In what feels like the far-off southeastern corner of Manhattan, stands a small restaurant attracting foodies from across the world. They serve tiny buns that wrap around a certain deliciousness, the type this journalist doesn’t have the proper vocabulary to describe. It’s called Momofuku and has since it opened in 2004, made its owner David Chang one of the most celebrated chefs in the US.
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When restaurants saw their most valuable assets reduced to Instagram fodder, David made many enemies by outlawing social media use at his restaurants. Instead of spending time on social media, David seemed to say, he wanted customers to enjoy the experience of his food without any possible interruptions.
Robots and restaurants
Although it would therefore seem like David is anti-technology, he came to SXSW to talk technology and food, a field that has not experienced the same amount of disruption as that seen elsewhere in the service industry.
“Tech and restaurants are an interesting thing. We still make food. It’s still a craft or [considered] a blue collar labour. I don’t see robots replacing that. There probably will be a time where a huge portion of the labour will be marginalised.”
What the internet replaced, David says, is how chefs learn. Instead of going into the kitchen and making a mess, they learn from expert online tutorials and how-to videos.
“Chefs aren’t looking at what other chefs are doing anymore. To me the internet is obviously [to blame for that] — it’s the one thing that prevents trial and error. Sure, that is fantastic but what’s sacrificed is the process of fucking up. There’s nobody that’s born a fucking chef genius. It’s whoever make the best mistakes. Right now the internet just makes people do it immediately. The individuality is lost. Plenty of innovation sometimes gets lost.”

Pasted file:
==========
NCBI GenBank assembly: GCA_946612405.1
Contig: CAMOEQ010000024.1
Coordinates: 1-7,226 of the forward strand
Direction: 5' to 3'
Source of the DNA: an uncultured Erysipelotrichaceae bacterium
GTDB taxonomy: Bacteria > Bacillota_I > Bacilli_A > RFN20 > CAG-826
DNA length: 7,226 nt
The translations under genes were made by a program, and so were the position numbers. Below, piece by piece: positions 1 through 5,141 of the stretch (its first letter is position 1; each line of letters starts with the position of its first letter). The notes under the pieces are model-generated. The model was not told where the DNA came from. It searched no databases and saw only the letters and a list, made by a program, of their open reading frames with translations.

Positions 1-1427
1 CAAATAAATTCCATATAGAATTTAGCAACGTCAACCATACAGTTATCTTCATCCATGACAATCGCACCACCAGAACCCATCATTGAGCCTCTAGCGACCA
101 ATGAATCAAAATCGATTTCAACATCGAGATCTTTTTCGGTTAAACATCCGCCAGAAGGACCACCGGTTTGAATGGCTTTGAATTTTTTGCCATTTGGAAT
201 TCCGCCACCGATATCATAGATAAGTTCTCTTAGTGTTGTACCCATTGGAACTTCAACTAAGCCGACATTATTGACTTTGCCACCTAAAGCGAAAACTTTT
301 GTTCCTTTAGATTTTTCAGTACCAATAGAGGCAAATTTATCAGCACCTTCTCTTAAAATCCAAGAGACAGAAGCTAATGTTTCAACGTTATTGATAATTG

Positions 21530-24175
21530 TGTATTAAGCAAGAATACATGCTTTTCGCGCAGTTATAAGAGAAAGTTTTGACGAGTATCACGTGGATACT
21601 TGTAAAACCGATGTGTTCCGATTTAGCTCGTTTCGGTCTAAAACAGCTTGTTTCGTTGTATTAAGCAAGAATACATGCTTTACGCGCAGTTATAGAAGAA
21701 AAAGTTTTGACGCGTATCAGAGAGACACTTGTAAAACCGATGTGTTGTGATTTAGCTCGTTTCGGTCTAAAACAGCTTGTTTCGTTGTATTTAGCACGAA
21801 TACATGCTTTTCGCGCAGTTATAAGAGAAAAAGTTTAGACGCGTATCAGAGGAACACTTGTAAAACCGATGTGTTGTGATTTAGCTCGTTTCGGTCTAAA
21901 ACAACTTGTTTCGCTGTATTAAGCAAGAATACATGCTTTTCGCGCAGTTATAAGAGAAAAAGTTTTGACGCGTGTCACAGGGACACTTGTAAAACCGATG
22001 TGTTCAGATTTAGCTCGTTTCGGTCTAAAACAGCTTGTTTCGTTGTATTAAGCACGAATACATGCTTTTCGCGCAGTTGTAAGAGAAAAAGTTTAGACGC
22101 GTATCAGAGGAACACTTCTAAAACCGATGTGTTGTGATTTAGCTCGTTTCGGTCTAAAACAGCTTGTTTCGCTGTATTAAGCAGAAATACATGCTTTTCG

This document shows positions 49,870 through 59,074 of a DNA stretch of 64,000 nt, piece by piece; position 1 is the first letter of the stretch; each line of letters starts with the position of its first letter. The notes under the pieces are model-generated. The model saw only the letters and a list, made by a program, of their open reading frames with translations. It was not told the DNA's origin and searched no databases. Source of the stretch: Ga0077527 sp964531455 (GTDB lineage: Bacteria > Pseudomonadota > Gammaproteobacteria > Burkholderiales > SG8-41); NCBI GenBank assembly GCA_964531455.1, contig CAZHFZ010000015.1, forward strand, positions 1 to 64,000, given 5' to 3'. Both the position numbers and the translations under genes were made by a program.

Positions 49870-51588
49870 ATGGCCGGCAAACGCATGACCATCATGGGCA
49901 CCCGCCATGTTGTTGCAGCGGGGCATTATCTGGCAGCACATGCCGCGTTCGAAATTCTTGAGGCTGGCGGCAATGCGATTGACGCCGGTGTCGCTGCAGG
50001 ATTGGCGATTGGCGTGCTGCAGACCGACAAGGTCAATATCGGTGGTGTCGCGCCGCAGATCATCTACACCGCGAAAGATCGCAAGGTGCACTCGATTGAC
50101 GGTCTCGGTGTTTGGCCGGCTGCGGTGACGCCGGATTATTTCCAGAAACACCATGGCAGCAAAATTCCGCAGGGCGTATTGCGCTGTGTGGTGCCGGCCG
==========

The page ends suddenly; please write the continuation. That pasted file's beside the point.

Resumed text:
‘Not great’ OpenTable and long lines
When it comes to the consumer side of food, tech companies haven’t brought about much innovation. “There should be a way for us and the customer to tell a customer that ‘last time you ordered this, can we suggest you order the same thing or can we open a bottle of wine an hour before you come’.”
Then there’s reservations. “OpenTable is good but not great,” David says of the reservation app that has had little success especially in a city like New York where most restaurants don’t take reservations. That obviously causes long lines as people queue all over the city to get their food fix, something that bothers David.
“Why are we waiting in line? That’s the dumbest thing. People are not waiting to use payphones any more. It’s a matter of time. I think a waiting line will disappear. It’s exciting to see people waiting to eat. It’s like preparing for battle. But at the end of the day I would want them to do something else than waiting in line. Also from a business point of view it’s stupid. We should be able to exchange some kind of commerce while they’re waiting.”
Care for food
Although technology hasn’t influenced the way him and his team make food, David says the pressure that exists since every smartphone owner is a critic, has made it much harder to achieve what he’s been able to do over the last 11 years.
“I don’t know if we’d be successful if the internet was there. I feel really bad for up and coming chefs because they have to be really good from the start. I would’ve been written off completely if the internet was as big in 2004 as it is today.”
For David good food isn’t defined by the ingredients or even the preparation. The thing with food is care. After visiting the barbeque restaurant Franklin’s in Austin just before his talk at SXSW, something stood out for him. They were using the best beef that they could get but it wasn’t any different from other BBQ spots. The thing that was visibily different was their entire approach to making food. “You can see they care. Franklins care.”